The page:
Recently, I asked a mass retailer DMM, “How many of your buyers first took on that responsibility during COVID?” The answer … about 60%! During that chaotic time, they quickly learned to virtually chase in-stocks and supply consistency, and virtually responded to new buying patterns. They — and their suppliers — became highly proficient at doing business virtually. Maybe too proficient.
With the pandemic mostly behind us, many are just learning the ropes around in-person merchandising. Outdated approach? Actually, an even more important business lever in today’s complex environment. Smart operators see it as a key success factor and are prioritizing face time to:
• Create Customer Intimacy. Zoom, Teams … We’re all guilty of relying on technology too much. Don’t become complacent in your trading partner relationships. Connecting only virtually, and only when placing new orders or communicating issues, won’t get you far in today’s evolved marketplace. Push for in-person meetings. This industry and many careers were built on deep partnerships. But partnership begins with trust — nurtured over time through in-person engagements, the kind where you can dig in and understand where the other guy’s coming from. Trust drives to next-level conversations. And it doesn’t shy away from the tough conversations. That’s how relationships grow.
• Walk Retail With Your Team. Ahhh, the lost art of walking a store. Sam Walton taught me to “look for the good” and “steal shamelessly” to leverage the good nuggets I found. But you can’t “steal” if you don’t go inside. The learnings you gain in-store in one day are worth one month in the office. You see firsthand what retailers and competitors are doing (and not doing). You experience your brand at retail and know if it stands out. Most importantly, you see the consumer in action and learn what makes them tick. Still, be sure to walk the virtual store.
Quick story: We were helping a CPG company prepare for a Walmart JBP meeting, and took a virtual walk across Walmart.com and Amazon.com. Immediately there was a glaring issue: They’d cut and pasted from one platform to the other, not recognizing that each had particular needs. We noticed … and so would have Walmart.
• Maximize Trade Show Presence. Many merchants are walking trade shows for the very first time. What should they be doing? Meeting with existing partners? Looking for the next big item? Walking the floor analyzing new trends? Connecting and bonding with co-workers, suppliers and others? A resounding yes to all. Yet some are skipping or minimizing their time at these important meetings. For those of us who’ve walked those shows many times before, this is a great mentoring moment to share how to sharpen the eye and drive significant returns.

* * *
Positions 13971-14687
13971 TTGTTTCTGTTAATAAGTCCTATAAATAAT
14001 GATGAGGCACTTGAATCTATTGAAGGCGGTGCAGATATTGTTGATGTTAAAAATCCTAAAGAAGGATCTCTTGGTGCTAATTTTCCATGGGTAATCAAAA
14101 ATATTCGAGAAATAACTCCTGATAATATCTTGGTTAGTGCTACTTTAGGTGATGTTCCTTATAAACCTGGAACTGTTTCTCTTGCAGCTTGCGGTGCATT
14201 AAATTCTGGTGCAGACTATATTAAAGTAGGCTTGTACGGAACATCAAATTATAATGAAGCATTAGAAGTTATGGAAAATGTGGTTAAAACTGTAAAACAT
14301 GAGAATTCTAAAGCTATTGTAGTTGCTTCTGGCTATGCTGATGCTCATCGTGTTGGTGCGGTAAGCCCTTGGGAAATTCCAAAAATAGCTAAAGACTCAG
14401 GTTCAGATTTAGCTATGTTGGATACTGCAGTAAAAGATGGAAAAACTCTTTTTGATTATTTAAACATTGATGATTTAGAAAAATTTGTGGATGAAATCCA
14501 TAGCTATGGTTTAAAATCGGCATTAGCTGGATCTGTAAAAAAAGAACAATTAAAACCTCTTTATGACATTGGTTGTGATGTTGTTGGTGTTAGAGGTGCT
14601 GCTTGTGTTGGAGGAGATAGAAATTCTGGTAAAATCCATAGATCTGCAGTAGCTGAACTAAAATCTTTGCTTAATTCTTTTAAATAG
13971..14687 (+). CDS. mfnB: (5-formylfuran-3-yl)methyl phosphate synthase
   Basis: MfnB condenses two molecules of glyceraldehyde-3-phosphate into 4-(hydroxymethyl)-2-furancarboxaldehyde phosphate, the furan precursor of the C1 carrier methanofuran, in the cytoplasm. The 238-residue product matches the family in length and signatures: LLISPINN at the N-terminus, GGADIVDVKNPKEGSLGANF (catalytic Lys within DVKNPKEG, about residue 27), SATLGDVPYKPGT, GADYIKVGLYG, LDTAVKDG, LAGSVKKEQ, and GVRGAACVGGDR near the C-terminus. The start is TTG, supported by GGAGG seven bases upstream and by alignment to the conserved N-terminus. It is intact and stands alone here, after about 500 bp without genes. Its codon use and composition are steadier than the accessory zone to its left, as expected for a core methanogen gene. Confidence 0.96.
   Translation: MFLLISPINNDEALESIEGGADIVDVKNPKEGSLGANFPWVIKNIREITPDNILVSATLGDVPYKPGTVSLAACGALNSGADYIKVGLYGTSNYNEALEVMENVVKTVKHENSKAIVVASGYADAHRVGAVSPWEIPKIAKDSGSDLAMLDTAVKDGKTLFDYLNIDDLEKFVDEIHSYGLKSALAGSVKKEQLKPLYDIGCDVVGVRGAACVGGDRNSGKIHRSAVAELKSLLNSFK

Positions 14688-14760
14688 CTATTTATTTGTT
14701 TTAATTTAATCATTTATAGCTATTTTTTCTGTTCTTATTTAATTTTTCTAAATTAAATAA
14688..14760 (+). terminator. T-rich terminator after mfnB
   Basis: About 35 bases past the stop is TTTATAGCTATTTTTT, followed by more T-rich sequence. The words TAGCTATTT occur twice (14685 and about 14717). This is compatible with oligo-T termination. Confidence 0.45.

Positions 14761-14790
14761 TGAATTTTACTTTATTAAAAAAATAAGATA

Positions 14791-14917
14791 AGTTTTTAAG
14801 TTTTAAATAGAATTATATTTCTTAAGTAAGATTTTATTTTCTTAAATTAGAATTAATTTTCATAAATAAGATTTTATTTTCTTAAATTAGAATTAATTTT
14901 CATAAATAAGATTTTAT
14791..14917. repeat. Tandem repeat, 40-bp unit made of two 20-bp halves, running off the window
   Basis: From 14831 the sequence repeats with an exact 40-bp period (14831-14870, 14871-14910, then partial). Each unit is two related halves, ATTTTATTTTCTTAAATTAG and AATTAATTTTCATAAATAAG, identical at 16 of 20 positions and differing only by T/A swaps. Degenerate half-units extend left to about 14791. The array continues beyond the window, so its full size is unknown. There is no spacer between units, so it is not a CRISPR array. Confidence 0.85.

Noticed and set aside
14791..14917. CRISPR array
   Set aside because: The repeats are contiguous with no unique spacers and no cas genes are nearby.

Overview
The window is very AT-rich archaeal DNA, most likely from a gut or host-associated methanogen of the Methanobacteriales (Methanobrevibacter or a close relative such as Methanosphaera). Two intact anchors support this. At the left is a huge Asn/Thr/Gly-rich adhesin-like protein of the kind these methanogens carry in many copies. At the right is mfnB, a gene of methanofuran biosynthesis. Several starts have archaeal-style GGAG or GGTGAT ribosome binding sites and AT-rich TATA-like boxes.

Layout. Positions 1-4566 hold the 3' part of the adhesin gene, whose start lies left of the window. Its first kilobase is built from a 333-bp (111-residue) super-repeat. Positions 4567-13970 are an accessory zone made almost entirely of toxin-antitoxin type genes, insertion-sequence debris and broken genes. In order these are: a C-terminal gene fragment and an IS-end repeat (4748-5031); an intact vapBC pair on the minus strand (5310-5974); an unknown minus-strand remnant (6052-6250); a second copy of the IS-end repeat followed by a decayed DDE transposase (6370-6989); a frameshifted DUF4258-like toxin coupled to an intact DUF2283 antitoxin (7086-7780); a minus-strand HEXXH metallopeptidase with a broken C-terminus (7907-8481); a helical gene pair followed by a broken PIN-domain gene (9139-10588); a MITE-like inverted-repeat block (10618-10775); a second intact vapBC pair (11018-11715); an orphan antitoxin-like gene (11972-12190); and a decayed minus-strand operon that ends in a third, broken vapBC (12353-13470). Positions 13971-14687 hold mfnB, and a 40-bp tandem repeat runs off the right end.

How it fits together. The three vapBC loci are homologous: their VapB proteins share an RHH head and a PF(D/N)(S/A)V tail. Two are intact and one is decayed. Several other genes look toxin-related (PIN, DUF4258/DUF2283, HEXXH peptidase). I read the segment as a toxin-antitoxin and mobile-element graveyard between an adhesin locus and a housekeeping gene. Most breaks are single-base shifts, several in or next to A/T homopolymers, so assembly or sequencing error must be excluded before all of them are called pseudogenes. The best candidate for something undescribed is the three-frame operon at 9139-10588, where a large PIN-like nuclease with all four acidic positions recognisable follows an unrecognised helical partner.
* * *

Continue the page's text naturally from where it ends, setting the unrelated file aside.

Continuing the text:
• Strengthen Collaboration. Keenly focus on adding value, whether you’re talking innovation, supply speed or merchandising operational efficiencies. Remember, your buyers need to drive both top- and bottom-line growth. And their senior management is stepping in on major decisions. Know their goals, their pain points, their shopper. Share unique insights and solutions. Collaborate on long-term joint business plans and joint performance scorecards.
• Take a Co-Creation Approach. When COVID forced us to work from home, I remember telling our merchandising team not to allow 2020 to become the Year of Boring on our shelves. Upwards of 30% of total revenue can be driven by a new product launch done right. The best way to drive innovation? I like to start by identifying what’s top of mind for the retail buying team as they head into category planning. The right buyer can help you identify true innovation that fills a white space or unmet consumer need, and then partner to deliver strong launch results. We’ve helped a lot of companies get in front of the right audience; it’s critical to go in with a relevant concept based on strategic consumer, category and marketplace insights. And know the right questions to ask.
Finally, remember, “The only source of knowledge is experience.” Today, many are across the table from someone without that experience, even in our own companies. Consider how you’re leveraging people with different skill sets and experience levels. Who can share their retail wisdom? Who’s most skilled in negotiation? Who can best up-skill others in digital commerce? Sharing such experience can only lead to more productive face time and stronger retailer/supplier relationships in the future.
Jason Reiser serves as president of Market Performance Group, marketperformancegroup.com.
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